Pennzoil's new motor oil, Pennzoil Platinum, is, according to the company, the first motor oil made from natural gas. That's something the brand has been aggressively touting, first with a massive Mario Kart-style installation at SXSW, and now with a TV campaign highlighting the unique way the motor oil is made.
To capture the innovative nature of the product, JWT Atlanta created a campaign which features a car driving through gaseous vapor clouds that are highlighted with vivid projections that look almost like holograms, something that Creative Director Jeremy Jones realized would only work if they used actual vapor and projections, rather than CGI images.
"We realized that we'd have a lot more control if we did it all on the computer with CGI," he says. "We even did a CGI test to see what it would would look like if we went that way. But you just couldn't replicate the nuance and detail that we were able to capture—it didn't feel as organic. The real stuff, when you saw it in real life, just felt so magical. We thought it would pay off the product more—a lot of research and innovation went into pulling off the first motor oil made from gas."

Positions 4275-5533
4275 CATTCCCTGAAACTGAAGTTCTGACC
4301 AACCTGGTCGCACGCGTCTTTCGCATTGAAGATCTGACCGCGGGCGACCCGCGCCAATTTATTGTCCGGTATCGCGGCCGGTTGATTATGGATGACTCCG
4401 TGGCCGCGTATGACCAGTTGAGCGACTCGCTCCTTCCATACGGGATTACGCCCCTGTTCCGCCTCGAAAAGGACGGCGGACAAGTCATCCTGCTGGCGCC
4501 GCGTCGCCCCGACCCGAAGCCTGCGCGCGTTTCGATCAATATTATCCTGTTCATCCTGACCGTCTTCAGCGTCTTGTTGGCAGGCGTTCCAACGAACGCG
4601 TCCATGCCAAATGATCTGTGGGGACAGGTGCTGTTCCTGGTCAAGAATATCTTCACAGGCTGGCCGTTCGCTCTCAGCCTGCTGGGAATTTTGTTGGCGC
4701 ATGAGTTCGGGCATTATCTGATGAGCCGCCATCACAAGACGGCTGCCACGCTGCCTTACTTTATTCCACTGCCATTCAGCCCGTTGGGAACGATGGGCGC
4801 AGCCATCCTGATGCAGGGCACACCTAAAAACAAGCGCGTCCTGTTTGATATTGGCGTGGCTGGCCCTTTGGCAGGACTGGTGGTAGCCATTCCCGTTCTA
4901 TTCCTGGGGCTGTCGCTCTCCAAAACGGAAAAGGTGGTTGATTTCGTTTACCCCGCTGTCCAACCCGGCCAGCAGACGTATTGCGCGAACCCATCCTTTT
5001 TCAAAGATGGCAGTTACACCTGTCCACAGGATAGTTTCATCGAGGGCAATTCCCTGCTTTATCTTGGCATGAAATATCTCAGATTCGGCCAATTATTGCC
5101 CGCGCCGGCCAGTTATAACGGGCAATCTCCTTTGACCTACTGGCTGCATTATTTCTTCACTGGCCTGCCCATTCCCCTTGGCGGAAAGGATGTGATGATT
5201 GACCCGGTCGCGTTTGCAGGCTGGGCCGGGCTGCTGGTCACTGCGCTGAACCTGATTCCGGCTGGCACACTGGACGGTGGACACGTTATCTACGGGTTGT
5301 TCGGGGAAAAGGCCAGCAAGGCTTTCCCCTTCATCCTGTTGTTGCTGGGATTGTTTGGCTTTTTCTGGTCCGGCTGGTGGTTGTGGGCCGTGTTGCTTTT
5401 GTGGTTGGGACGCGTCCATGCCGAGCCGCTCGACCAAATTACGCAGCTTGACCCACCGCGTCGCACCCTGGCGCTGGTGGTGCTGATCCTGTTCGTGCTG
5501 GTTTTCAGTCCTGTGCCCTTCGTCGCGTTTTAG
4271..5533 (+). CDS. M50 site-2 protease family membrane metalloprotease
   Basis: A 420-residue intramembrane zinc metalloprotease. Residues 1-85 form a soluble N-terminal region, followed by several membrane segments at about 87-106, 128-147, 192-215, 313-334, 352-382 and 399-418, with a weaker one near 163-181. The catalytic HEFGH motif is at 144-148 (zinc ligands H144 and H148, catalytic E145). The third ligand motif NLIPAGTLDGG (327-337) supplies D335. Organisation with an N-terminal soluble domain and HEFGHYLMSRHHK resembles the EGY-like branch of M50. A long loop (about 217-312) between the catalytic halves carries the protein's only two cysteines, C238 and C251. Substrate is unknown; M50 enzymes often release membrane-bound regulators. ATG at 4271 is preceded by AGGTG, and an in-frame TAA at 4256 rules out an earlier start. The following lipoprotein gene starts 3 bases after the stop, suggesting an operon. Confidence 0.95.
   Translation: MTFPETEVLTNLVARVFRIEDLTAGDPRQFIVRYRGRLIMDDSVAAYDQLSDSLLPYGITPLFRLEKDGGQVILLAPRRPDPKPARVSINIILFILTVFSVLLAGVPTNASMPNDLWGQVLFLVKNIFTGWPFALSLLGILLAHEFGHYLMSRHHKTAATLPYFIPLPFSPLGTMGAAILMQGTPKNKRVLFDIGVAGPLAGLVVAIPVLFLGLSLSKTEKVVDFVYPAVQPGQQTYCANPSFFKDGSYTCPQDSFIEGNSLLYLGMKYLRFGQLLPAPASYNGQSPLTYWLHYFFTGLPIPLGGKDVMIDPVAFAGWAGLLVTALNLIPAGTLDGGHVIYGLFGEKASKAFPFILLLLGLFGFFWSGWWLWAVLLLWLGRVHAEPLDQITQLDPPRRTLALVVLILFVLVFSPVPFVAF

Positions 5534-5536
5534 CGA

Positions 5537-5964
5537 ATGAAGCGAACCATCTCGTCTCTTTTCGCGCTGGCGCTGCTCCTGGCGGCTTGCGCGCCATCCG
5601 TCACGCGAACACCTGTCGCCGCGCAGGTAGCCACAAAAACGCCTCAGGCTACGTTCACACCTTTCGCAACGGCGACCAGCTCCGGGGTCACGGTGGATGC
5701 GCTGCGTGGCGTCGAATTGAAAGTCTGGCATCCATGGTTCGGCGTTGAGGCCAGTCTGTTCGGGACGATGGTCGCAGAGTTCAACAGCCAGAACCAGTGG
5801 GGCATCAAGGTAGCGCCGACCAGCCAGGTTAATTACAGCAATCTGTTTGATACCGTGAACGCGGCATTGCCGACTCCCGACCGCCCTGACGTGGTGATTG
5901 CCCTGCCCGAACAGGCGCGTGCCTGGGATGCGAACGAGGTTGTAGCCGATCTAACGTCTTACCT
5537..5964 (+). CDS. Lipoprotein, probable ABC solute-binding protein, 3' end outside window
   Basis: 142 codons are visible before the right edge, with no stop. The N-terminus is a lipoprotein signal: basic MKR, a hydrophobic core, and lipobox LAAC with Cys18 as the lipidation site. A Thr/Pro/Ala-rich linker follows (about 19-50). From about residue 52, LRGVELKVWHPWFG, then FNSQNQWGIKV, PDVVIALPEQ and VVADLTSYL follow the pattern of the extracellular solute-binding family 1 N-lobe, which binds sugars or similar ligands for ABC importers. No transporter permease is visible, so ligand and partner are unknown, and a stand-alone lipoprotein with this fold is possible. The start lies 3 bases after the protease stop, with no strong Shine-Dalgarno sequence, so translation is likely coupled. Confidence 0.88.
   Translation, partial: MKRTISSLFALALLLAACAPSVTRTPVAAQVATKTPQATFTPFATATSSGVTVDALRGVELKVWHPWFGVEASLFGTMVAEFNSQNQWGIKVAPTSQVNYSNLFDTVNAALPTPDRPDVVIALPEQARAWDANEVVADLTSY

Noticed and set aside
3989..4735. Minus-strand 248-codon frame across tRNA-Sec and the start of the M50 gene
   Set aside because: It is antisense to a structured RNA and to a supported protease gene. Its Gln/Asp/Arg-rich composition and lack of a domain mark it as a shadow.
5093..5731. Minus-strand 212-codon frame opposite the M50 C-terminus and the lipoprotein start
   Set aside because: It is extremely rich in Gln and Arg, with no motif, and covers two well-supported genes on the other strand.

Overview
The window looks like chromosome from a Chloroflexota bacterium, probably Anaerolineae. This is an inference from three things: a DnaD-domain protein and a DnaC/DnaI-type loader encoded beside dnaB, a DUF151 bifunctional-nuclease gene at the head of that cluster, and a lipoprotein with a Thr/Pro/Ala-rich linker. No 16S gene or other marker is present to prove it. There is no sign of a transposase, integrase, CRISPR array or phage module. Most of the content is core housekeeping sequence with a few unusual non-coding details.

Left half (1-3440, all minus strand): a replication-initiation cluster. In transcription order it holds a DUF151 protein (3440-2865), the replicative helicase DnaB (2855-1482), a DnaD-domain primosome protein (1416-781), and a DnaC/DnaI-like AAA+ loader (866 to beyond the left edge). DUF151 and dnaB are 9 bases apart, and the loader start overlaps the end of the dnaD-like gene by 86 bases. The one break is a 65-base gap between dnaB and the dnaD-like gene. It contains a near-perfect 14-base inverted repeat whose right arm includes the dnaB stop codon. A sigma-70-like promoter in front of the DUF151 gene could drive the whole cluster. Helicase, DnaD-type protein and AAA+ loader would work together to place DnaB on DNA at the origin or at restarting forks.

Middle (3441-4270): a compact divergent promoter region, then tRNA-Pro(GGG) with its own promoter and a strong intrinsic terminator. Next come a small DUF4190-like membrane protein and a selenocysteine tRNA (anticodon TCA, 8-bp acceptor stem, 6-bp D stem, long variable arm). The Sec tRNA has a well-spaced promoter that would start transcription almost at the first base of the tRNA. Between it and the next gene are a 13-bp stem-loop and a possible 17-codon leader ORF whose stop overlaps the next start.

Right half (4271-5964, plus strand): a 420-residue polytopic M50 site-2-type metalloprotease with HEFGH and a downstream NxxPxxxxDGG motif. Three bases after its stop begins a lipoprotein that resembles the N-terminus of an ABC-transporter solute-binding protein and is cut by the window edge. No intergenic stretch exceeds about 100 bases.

To tell the story of Pennzoil Platinum, the company recruited a voice associated with creating products better than anything anyone has made before—and though it's officially an anonymous voice talent, the artist who narrates the spot definitely sounds a lot like "The One Who Knocks." While the development of Pennzoil Platinum—or the associated campaign—didn't leave a trail of ruin and devastation throughout New Mexico, the spots did take a lot of time to make work.
"It took almost a year—between nine and eleven months—to put the campaign together," Jones says. "We had an initial test that was kind of small-scale, that we did inside a private studio, and then we did two more tests in airplane hangars, to see what it would do in that environment, and to find the right projectors. When we were first testing it, we were using projectors that were too small. But one of the crucial things we found out was that to make it more magical and believable, the camera had to be lined up with the projector at the same focal point. When it did, it worked on that cloud—but if they were slightly off, it distorted the image and you couldn't tell what it was. We would have never been able to pull it off if we didn't have all that time and research."
Jones and JWT Atlanta teamed with Skunk LA and MPC NY to create the spot, which was shot in an environment that—but for the projection—was otherwise pitch black. It all makes for a moody spot for a product that it's easy not to think too much about.